After seven decades, locals are still waiting for the first technical, medical or engineering college to be established. Pakistan wants locals to remain dependent on its charity and handouts. Locals feel suffocated and live in constant fear and despair.
 

 
 
China has complete control over the local telecom sector and manages the surveillance on locals. Those who speak or protest are treated like terrorists and incarcerated and tortured. People feel sandwiched and suffocated as there is only one road, the Karakorum Highway that opens towards either Pakistan or China and both are seen as oppressors. Those who demand the opening of roads towards India or Afghanistan are considered traitors and charged for terrorism or sedition and tortured. A well-known leader, Haider Shah Rizvi lost his life to the Kargil Road campaign.
 
Pakistani and Chinese governments occupy and manage all strategically located swaths of lands including the vast tracks of pastures and forests and these lands have been taken away from locals at force and free of cost. China is expanding its influence in the region in the name of CPEC and the day is not far when the Gilgit city will be managed and owned by the Chinese like Urumqi in Xinjiang.
 
Pakistan inflicts a step-motherly treatment on the people of Gilgit-Baltistan. Do locals compare their region with Ladakh when it comes to socio-economic benefits? How do locals see India?
A majority of the locals appreciate India for granting Jammu & Kashmir and Ladakh a constitutional set up, the citizenship rights, representation in the parliament and control over their resources. Now after realising this, even the pro-Pakistani political parties are demanding that Pakistan should grant Gilgit-Baltistan a constitutional set up that is currently functional in Indian Jammu & Kashmir. More and more people in Gilgit-Baltistan now believe that Ladakh is better off with India than Pakistan. More and more people in Gilgit-Baltistan now realise that they are Indian citizens and Pakistan has no legal means to grant them citizenship. More and more people in Gilgit-Baltistan now understand that the letter of accession that made Jammu & Kashmir a part of India was a binding document and the UN resolution asking for a plebiscite is a non-binding document. More and more people in Gilgit-Baltistan now know that Pakistan has to withdraw from Gilgit-Baltistan and POJK for the Kashmir issue to move to a logical conclusion. Perceptions are changing and rationality is occupying the minds of the locals.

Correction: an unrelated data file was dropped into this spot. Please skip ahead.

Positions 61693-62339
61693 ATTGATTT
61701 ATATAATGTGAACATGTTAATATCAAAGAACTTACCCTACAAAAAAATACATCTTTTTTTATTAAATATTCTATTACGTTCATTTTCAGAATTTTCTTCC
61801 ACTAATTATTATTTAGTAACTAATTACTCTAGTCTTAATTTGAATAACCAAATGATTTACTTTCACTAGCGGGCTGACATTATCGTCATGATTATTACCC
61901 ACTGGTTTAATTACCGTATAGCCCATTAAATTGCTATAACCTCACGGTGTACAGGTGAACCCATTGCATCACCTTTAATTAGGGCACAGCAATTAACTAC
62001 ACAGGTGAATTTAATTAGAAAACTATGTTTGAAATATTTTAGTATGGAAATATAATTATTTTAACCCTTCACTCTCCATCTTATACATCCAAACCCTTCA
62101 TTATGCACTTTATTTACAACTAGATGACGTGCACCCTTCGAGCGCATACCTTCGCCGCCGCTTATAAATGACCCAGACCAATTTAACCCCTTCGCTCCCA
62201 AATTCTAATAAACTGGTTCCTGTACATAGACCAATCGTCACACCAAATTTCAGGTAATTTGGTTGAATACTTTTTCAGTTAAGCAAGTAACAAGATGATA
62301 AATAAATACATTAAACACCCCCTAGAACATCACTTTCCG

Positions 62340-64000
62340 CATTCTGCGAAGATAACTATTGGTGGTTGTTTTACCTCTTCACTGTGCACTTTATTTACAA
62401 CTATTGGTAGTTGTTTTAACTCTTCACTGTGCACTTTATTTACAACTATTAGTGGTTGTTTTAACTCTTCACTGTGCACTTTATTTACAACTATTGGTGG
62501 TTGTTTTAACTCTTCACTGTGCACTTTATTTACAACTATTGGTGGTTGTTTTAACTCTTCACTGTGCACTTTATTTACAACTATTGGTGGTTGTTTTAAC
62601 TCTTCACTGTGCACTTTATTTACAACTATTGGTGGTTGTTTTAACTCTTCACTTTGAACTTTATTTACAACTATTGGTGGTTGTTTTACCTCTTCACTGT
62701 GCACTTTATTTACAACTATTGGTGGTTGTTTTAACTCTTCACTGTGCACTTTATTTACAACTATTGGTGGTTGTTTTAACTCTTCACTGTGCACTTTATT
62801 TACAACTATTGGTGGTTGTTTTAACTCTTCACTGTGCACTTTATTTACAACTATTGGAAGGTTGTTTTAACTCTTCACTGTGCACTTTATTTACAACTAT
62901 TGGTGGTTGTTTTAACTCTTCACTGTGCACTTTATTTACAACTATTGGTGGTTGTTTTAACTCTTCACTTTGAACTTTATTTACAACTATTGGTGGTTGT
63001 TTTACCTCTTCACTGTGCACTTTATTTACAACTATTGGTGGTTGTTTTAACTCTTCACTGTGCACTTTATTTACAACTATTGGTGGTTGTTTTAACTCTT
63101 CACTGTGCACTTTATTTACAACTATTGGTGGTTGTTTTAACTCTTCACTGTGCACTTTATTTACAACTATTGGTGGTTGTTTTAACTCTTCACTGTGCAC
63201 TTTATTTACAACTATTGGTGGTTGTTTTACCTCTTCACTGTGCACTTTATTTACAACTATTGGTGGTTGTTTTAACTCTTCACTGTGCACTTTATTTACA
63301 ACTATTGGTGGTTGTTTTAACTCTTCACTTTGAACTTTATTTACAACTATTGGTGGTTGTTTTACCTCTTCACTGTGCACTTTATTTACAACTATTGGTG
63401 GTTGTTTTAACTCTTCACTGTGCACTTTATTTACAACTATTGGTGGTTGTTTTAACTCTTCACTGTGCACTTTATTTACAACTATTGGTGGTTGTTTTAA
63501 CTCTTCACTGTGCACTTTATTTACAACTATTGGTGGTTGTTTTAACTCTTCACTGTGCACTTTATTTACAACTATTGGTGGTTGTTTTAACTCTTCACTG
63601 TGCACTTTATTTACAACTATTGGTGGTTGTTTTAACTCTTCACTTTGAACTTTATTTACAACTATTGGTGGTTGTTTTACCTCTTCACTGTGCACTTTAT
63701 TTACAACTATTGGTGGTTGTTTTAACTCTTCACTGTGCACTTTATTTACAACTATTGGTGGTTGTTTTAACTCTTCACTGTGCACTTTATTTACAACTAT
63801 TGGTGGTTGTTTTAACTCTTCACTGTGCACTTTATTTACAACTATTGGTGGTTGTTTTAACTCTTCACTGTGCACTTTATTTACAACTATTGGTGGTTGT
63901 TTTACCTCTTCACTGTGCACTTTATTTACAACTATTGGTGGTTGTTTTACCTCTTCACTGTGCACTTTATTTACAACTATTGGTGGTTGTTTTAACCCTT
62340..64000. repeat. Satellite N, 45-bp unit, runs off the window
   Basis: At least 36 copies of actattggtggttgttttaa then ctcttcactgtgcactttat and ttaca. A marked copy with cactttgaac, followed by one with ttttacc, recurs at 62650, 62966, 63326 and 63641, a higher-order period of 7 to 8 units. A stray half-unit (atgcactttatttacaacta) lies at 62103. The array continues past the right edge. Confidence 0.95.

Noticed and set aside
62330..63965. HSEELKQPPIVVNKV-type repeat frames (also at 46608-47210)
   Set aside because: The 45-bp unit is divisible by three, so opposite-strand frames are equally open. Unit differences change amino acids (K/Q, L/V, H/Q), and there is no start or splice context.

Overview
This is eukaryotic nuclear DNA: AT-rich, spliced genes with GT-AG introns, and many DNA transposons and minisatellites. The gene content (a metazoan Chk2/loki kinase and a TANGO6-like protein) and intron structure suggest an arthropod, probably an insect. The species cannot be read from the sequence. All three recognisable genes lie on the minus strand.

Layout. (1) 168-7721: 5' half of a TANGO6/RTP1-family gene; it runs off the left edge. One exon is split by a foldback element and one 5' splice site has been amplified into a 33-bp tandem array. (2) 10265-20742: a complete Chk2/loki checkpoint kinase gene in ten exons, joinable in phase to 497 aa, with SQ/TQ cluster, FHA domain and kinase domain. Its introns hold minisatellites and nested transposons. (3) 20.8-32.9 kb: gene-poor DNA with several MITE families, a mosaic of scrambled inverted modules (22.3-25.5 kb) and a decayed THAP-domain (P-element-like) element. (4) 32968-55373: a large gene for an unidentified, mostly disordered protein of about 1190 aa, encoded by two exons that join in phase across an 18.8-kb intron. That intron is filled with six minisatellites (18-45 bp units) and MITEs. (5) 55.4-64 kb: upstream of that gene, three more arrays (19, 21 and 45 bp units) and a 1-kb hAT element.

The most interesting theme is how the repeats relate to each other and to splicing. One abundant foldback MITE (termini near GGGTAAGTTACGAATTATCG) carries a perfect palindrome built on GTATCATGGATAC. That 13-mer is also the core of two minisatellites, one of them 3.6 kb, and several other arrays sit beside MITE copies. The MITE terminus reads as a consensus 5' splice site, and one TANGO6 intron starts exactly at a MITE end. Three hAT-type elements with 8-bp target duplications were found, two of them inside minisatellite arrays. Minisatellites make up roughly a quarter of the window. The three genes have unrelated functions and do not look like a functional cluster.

Pakistani and Chinese governments occupy and manage all strategically located swaths of lands including the vast tracks of pastures and forests and these lands have been taken away from locals at force and free of cost. China is expanding its influence in the region in the name of CPEC and the day is not far when the Gilgit city will be managed and owned by the Chinese like Urumqi in XinjiangPakistan runs Gilgit-Baltistan with ordinances and has established a separate set up for the region. Does that affect its relationship with India and J&K?
Gilgit-Baltistan order of 2009 and 2018 expose Pakistan’s unconstitutional relationship with Gilgit-Baltistan. It exposes Pakistan’s soft underbelly. The world now realises that Pakistan’s physical link to its only ally, China is through a territory that belongs to India, and this is a very significant change. The ordinances prove that Gilgit-Baltistan lies outside Pakistan’s legislative institutions and the Constitution and PAK rulers have no legal authority over Gilgit-Baltistan. It also shows that the people of Gilgit-Baltistan are not Pakistani citizens.